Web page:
40. N. Ilie, R. Hickel, A. S. Valceanu, and K. C. Huth, “Fracture toughness of dental restorative materials,” Clinical Oral Investigations, vol. 16, no. 2, pp. 489–498, 2012. View at Publisher · View at Google Scholar · View at Scopus
  41. M. Z. Shah Khan, G. Simpson, and C. R. Townsend, “A comparison of the mechanical properties in compression of two resin systems,” Materials Letters, vol. 52, no. 3, pp. 173–179, 2002. View at Publisher · View at Google Scholar · View at Scopus
  42. D. S. Farahat, E. E. S. Al Wakeel, M. F. Othman, and A. A. F. Abdel-Samad, “Creep, fracture toughness and hardness of a nano-ionomer restorative material,” Egyptian Dental Journal, vol. 57, pp. 875–881, 2011. View at Google Scholar
  43. T. Yamazaki, S. R. Schricker, W. A. Brantley, B. M. Culbertson, and W. Johnston, “Viscoelastic behavior and fracture toughness of six glass-ionomer cements,” Journal of Prosthetic Dentistry, vol. 96, no. 4, pp. 266–272, 2006. View at Publisher · View at Google Scholar · View at Scopus
  44. M. Salerno, N. Patra, and A. Diaspro, “Atomic force microscopy nanoindentation of a dental restorative midifill composite,” Dental Materials, vol. 28, no. 2, pp. 197–203, 2012. View at Publisher · View at Google Scholar · View at Scopus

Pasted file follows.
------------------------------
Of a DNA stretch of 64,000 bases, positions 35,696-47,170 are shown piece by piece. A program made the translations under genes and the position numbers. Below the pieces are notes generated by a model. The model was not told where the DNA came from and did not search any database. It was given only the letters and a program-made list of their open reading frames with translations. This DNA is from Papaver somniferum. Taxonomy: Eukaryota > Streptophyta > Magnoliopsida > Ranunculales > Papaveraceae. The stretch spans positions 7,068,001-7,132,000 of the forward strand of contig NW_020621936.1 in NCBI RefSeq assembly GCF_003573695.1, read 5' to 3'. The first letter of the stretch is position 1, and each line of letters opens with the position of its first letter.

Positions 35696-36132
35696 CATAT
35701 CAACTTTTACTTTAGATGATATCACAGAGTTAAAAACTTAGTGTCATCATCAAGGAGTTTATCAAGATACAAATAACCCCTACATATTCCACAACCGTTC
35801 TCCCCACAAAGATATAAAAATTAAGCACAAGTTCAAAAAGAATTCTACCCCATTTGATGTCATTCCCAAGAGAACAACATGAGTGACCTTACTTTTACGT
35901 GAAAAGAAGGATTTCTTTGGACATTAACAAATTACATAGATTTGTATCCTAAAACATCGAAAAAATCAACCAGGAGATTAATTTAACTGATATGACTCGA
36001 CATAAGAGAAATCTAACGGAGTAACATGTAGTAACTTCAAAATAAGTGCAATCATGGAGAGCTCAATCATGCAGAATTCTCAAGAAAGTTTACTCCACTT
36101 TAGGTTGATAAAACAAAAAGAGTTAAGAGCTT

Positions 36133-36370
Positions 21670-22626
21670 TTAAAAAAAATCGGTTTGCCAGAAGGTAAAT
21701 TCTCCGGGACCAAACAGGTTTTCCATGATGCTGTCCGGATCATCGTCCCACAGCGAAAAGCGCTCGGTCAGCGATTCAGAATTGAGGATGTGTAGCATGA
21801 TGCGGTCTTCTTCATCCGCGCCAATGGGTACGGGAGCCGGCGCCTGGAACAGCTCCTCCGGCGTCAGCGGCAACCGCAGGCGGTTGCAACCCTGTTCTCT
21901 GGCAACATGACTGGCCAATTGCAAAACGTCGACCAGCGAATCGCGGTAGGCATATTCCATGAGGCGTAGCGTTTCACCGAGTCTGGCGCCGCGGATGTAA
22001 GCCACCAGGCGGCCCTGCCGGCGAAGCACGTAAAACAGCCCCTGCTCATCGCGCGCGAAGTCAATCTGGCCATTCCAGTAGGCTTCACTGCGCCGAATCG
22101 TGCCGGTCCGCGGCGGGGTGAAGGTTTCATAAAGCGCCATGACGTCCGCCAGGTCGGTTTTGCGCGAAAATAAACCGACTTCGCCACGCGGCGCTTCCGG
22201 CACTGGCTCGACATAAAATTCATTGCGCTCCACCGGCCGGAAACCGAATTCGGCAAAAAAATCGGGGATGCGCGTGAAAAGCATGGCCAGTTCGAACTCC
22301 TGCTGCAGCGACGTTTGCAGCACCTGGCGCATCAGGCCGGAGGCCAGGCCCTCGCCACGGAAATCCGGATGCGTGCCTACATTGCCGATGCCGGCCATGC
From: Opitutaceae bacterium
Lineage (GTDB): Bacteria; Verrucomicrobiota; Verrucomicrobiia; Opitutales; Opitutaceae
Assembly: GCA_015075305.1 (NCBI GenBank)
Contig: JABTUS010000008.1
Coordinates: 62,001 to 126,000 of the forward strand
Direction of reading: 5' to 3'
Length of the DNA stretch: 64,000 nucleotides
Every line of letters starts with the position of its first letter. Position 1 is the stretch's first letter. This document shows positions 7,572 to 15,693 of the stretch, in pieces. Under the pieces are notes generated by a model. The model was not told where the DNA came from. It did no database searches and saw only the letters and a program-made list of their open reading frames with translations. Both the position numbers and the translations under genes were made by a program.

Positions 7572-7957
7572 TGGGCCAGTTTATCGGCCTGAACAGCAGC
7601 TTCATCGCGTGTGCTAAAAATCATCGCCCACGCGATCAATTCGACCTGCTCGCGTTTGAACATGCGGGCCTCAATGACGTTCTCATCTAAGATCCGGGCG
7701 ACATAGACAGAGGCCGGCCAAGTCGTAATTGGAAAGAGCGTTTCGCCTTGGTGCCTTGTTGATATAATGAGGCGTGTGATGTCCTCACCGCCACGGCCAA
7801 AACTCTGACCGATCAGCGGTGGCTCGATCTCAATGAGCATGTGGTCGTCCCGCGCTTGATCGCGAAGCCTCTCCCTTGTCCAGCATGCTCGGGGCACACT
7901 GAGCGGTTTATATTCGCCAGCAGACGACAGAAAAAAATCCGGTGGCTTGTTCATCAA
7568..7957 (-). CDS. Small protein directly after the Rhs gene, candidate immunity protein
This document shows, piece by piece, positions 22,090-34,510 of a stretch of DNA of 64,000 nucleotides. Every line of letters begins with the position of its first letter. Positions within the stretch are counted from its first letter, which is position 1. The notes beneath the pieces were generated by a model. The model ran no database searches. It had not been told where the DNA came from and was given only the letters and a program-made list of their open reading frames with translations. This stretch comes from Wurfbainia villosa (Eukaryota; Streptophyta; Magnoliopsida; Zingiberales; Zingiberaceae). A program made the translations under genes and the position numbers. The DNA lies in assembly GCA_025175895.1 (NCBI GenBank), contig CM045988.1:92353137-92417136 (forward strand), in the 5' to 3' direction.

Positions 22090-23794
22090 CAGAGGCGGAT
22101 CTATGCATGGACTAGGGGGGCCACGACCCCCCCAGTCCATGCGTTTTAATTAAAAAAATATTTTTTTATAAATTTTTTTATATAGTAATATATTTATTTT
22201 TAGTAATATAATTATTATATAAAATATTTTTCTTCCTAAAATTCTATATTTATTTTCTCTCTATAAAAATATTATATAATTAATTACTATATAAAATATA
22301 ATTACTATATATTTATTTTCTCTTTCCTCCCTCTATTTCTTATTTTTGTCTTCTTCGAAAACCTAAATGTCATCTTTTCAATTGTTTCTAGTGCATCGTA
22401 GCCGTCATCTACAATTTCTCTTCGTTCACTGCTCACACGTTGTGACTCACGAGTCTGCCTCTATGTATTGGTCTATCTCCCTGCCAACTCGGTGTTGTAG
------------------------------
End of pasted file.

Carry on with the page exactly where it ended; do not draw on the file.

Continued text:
45. S. A. Rodrigues Jr., C. H. Zanchi, R. V. de Carvalho, and F. F. Demarco, “Flexural strength and modulus of elasticity of different types of resin-based composites,” Brazilian Oral Research, vol. 21, no. 1, pp. 16–21, 2007. View at Google Scholar · View at Scopus
  46. L. H. He and M. V. Swain, “Nanoindentation derived stress-strain properties of dental materials,” Dental Materials, vol. 23, no. 7, pp. 814–821, 2007. View at Publisher · View at Google Scholar · View at Scopus
  47. B. van Meerbeek, G. Willems, P. Lambrechts et al., “Assessment by nano-indentation of the hardness and elasticity of the resin-dentin bonding area,” Journal of Dental Research, vol. 72, no. 10, pp. 1434–1442, 1993. View at Publisher · View at Google Scholar · View at Scopus
  48. H. Takahashi, W. J. Finger, T. Endo et al., “Comparative evaluation of mechanical characteristics of nanofiller containing resin composites,” American Journal of Dentistry, vol. 24, no. 5, pp. 264–270, 2011. View at Google Scholar · View at Scopus
  49. S. Thorat, N. Patra, R. Ruffilli, A. Diaspro, and M. Salerno, “Preparation and characterization of a BisGMA-resin dental restorative composites with glass, silica and titania fillers,” Dental Materials Journal, vol. 31, no. 4, pp. 635–644, 2012. View at Publisher · View at Google Scholar · View at Scopus
  50. S. Sauro, R. Osorio, T. F. Watson, and M. Toledano, “Assessment of the quality of resin-dentin bonded interfaces: an AFM nano-indentation, μtBS and confocal ultramorphology study,” Dental Materials, vol. 28, no. 6, pp. 622–631, 2012. View at Publisher · View at Google Scholar · View at Scopus